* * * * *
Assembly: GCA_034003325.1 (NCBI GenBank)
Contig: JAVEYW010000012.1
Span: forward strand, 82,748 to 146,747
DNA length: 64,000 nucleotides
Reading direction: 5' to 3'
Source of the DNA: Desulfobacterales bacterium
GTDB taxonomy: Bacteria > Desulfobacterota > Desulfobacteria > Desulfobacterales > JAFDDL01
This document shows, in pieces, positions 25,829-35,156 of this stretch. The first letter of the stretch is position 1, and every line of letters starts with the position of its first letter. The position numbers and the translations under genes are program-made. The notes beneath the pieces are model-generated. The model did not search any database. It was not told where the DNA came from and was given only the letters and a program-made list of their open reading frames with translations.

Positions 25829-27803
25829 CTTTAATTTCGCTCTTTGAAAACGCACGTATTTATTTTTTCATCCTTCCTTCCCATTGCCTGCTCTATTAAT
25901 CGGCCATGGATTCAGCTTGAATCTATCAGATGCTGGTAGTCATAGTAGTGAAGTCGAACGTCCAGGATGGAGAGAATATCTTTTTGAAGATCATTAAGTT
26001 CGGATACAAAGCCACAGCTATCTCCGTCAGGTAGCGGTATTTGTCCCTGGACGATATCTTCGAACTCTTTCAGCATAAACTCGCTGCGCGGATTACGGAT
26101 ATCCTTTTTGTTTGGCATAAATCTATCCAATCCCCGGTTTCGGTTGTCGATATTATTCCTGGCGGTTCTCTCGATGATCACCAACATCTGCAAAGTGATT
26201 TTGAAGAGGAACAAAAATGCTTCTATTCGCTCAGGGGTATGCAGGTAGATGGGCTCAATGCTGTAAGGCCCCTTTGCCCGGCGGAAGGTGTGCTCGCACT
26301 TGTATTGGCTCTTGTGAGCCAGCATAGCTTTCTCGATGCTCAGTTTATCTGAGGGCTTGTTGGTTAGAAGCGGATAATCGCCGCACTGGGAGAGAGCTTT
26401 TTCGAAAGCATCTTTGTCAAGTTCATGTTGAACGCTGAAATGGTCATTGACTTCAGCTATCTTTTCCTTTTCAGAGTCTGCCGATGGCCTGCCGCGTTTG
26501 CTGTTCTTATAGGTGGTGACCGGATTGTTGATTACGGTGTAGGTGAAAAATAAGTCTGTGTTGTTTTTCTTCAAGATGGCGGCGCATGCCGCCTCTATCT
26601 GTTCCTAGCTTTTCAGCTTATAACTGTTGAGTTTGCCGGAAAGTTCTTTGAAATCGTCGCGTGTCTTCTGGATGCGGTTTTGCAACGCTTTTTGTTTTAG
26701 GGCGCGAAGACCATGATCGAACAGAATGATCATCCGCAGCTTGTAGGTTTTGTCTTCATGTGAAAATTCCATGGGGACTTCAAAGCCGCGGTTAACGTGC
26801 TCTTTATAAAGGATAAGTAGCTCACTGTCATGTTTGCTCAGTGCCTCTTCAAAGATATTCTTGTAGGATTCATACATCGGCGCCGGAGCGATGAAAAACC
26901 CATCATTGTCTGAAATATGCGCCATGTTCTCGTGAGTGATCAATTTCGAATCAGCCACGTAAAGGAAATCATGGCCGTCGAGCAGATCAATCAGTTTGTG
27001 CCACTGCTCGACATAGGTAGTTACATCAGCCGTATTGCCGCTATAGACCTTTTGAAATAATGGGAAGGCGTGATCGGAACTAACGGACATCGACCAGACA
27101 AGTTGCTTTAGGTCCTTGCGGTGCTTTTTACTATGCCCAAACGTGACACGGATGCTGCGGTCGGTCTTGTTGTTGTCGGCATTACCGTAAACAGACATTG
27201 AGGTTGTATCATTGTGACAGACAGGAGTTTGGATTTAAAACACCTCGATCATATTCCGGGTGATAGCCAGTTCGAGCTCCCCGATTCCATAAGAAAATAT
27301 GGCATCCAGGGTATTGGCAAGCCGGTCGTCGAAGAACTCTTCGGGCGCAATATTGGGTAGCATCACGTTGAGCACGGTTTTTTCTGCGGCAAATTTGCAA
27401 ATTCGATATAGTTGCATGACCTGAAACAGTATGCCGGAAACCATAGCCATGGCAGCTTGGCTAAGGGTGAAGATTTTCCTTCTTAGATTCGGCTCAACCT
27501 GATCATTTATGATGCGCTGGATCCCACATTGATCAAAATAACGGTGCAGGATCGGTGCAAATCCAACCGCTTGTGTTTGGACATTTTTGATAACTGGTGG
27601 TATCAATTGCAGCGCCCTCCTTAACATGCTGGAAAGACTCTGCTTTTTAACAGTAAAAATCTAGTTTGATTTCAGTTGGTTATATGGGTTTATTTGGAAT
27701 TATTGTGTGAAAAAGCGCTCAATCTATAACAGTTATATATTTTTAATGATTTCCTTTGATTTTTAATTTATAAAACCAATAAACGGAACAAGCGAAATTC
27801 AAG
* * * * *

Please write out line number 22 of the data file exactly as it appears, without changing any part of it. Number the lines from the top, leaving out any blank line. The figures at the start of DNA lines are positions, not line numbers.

27001 CCACTGCTCGACATAGGTAGTTACATCAGCCGTATTGCCGCTATAGACCTTTTGAAATAATGGGAAGGCGTGATCGGAACTAACGGACATCGACCAGACA